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Investigating inks


This week I'd like you to carry out some experiments.


Felt-tip pen ink
Ink is usually made from a mixture of colours.
If you draw a felt-tip line(make sure it's washable!) on a piece of kitchen roll, when water soaks up the paper and touches the ink, the ink dissolves, spreading out and separating into different colours. This is called chromatography.


Try out the following experiments and record your observations and conclusions on the worksheet provided. 

You will need: coffee filter paper, kitchen roll, paper, black, blue and red felt-tip pens, ball-point pen, jar/bowl, water.

If you don't have any filter paper, miss out experiment 1 and substitute filter paper with kitchen paper.

There is an explanation clip and two extra experiments below, plus the explanations for your experiments at the bottom of the page.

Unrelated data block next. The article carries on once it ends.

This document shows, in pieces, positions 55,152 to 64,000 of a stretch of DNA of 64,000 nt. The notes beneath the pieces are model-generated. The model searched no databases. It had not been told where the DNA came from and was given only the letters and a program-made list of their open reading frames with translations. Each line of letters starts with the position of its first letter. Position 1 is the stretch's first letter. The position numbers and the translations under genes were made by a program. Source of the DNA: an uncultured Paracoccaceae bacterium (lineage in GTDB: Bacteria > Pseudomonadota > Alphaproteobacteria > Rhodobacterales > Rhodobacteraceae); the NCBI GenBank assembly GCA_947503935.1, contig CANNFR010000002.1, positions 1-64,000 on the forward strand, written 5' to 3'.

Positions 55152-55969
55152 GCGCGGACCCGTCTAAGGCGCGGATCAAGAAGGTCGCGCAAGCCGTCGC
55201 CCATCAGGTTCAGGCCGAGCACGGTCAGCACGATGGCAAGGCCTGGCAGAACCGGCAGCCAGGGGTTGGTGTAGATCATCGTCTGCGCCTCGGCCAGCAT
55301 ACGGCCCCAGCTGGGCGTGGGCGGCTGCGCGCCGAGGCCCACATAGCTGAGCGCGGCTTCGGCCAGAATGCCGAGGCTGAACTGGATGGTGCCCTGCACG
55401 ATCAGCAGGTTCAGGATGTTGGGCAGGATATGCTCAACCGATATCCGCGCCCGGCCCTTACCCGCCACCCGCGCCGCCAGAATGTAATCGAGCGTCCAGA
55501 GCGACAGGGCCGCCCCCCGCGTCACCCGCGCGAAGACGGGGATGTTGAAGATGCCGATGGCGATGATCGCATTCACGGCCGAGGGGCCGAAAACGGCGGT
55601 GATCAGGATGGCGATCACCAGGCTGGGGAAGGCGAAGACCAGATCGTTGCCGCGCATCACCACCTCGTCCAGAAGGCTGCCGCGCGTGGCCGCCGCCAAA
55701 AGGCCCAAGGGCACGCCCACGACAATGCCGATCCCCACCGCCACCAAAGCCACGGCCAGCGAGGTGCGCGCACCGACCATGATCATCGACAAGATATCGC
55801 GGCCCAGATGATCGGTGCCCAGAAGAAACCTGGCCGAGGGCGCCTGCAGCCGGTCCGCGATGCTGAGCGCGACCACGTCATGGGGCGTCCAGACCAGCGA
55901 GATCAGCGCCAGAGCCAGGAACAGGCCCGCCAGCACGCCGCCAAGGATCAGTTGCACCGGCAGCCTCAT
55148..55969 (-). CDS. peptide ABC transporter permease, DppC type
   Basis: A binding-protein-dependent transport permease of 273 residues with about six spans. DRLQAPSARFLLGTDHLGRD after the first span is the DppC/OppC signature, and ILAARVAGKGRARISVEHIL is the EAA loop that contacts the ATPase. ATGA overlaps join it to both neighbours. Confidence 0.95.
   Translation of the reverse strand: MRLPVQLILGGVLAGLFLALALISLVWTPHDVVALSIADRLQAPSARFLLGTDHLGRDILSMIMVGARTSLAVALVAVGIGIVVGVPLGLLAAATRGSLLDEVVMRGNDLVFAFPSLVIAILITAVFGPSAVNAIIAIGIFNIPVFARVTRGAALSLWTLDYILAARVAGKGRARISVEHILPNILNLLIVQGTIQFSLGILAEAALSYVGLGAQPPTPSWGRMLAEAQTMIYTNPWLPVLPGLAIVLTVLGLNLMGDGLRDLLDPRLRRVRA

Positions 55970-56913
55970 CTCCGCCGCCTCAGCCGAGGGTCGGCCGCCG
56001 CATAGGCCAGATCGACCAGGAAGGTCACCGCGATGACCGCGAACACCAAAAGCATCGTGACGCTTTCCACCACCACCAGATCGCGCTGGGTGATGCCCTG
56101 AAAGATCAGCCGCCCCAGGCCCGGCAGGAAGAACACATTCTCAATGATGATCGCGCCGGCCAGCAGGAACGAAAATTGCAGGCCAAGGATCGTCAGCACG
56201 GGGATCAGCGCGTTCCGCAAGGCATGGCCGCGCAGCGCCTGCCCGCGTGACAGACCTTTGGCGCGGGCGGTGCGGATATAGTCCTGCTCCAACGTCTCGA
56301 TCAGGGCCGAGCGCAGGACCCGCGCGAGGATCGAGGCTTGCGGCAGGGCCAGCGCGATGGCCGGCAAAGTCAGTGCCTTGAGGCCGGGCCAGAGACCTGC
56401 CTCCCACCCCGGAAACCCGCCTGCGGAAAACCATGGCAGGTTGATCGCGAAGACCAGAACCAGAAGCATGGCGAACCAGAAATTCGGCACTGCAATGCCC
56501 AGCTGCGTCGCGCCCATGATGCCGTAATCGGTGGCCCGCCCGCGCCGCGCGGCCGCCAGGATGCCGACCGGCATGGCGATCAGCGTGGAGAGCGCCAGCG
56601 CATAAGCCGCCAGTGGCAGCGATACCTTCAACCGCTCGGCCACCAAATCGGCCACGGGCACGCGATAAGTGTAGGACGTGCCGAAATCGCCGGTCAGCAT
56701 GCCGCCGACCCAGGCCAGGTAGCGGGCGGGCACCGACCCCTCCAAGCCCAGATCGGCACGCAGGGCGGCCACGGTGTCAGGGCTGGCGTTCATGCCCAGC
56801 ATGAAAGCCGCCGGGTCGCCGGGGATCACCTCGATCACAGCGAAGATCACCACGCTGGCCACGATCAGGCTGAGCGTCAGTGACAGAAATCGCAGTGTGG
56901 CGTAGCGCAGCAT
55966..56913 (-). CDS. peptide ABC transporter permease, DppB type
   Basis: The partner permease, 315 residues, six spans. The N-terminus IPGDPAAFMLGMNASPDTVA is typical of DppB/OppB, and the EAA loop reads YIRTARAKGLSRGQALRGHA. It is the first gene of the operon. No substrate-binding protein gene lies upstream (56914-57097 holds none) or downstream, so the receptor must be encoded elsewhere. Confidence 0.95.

Have fun and send me some pictures on dojo. Mrs Battye laugh




Experiment explanations (answers)



Experiment 1- Many colours

The colours and patterns made by different inks will vary, depending on what they contain. Some colours dissolve more easily in the water and travel further as they spread through the paper.


Experiment 2 - High Line

The water takes longer to reach the ink, but the ink dissolves and separates in a similar way.


Experiment 3 - Kitchen paper
The ink spreads more on kitchen paper because it is more absorbent. The more absorbent the paper, the faster the water spreads and the faster the ink dissolves and separates.


Experiment 4 - Ordinary paper (printer paper)

The ink spreads less well on printer paper than filter paper because it is less absorbent.


Experiment 5 - Ballpoint pen 

Ballpoint pens contain waterproof ink. This kind of ink won't separate because it doesn't dissolve in water.


Experiment 6 - Middle Spot

The colours separate and spread out in a circle as the water soaks through the paper in every direction.